Background: a field is *formally real* if -1 is not a sum of squares of elements in that field. An *ordering* on a field is a linear ordering which is (in exactly the sense that you would guess if you haven't seen this before) compatible with the field operations.

It is immediate to see that a field which can be ordered is formally real. The converse is a famous result of Artin-Schreier. (For a graceful exposition, see Jacobson's Basic Algebra. For a not particularly graceful exposition which is freely available online, see http://math.uga.edu/~pete/realspectrum.pdf.)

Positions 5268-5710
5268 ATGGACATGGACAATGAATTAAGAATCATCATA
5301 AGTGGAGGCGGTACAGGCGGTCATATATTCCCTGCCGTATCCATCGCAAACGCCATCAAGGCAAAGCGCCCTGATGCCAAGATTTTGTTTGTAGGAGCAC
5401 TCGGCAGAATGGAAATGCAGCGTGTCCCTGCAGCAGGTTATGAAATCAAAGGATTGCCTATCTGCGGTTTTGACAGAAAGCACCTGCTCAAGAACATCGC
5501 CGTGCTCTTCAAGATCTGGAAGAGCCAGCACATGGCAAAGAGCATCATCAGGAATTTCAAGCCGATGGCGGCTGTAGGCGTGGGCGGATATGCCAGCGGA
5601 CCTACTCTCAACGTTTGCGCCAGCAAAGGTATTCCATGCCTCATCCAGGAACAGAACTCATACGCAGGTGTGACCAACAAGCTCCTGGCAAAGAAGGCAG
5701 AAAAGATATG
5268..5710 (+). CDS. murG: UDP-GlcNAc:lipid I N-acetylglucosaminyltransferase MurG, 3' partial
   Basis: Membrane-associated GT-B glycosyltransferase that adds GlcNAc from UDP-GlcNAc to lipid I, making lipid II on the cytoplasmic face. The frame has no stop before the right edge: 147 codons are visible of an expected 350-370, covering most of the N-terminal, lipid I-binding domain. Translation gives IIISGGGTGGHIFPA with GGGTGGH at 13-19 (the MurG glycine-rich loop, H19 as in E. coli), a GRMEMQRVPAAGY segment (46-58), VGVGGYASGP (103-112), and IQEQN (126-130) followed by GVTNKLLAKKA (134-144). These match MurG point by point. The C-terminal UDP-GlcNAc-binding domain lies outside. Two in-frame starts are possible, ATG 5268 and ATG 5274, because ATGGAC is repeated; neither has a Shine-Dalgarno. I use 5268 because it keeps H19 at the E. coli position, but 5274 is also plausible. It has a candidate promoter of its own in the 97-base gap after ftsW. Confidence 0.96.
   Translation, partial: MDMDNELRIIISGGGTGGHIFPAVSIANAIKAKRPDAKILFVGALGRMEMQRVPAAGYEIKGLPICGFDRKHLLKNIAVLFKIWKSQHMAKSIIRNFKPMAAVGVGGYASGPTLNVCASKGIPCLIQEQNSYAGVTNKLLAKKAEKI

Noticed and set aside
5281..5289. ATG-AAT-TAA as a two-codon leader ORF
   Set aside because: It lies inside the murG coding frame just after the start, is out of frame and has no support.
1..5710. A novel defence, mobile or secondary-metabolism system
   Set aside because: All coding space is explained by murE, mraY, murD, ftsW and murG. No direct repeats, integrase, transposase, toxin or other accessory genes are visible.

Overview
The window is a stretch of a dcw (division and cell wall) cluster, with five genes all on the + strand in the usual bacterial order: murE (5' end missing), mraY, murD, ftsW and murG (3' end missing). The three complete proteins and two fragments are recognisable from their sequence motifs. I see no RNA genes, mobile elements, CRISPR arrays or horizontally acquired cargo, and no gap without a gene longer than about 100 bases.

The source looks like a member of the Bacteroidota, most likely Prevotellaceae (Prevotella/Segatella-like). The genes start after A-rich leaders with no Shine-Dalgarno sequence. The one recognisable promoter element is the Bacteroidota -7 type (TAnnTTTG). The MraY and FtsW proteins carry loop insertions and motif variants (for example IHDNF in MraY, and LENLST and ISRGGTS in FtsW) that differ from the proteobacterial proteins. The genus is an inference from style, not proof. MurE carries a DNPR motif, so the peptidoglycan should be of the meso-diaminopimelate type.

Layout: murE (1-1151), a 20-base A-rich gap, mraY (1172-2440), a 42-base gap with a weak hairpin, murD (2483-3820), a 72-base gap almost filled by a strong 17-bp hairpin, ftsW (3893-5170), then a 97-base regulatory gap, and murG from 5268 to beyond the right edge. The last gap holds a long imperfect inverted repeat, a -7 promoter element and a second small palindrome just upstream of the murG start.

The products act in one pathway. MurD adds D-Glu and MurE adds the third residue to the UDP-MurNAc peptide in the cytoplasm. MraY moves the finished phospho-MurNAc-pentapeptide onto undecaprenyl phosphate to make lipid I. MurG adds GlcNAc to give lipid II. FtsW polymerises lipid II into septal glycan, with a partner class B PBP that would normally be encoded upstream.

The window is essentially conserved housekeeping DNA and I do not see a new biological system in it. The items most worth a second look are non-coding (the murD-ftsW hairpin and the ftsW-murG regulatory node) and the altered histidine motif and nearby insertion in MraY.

The proof is neither long nor difficult, but it appeals to Zorn's Lemma. One suspects that the reliance on the Axiom of Choice is crucial, because a field which is formally real can have many different orderings (loc. cit. gives a brief introduction to the *real spectrum* of a field, the set of all orderings endowed with a certain topology making it a compact, totally disconnected topological space).

Can someone give a reference or an argument that AC is required in the technical sense (i.e., there are models of ZF in which it is false)? Does assuming that formally real fields can be ordered recover some weak version of AC, e.g. that any Boolean algebra has a prime ideal? (Or, what seems less likely to me, is it equivalent to AC?)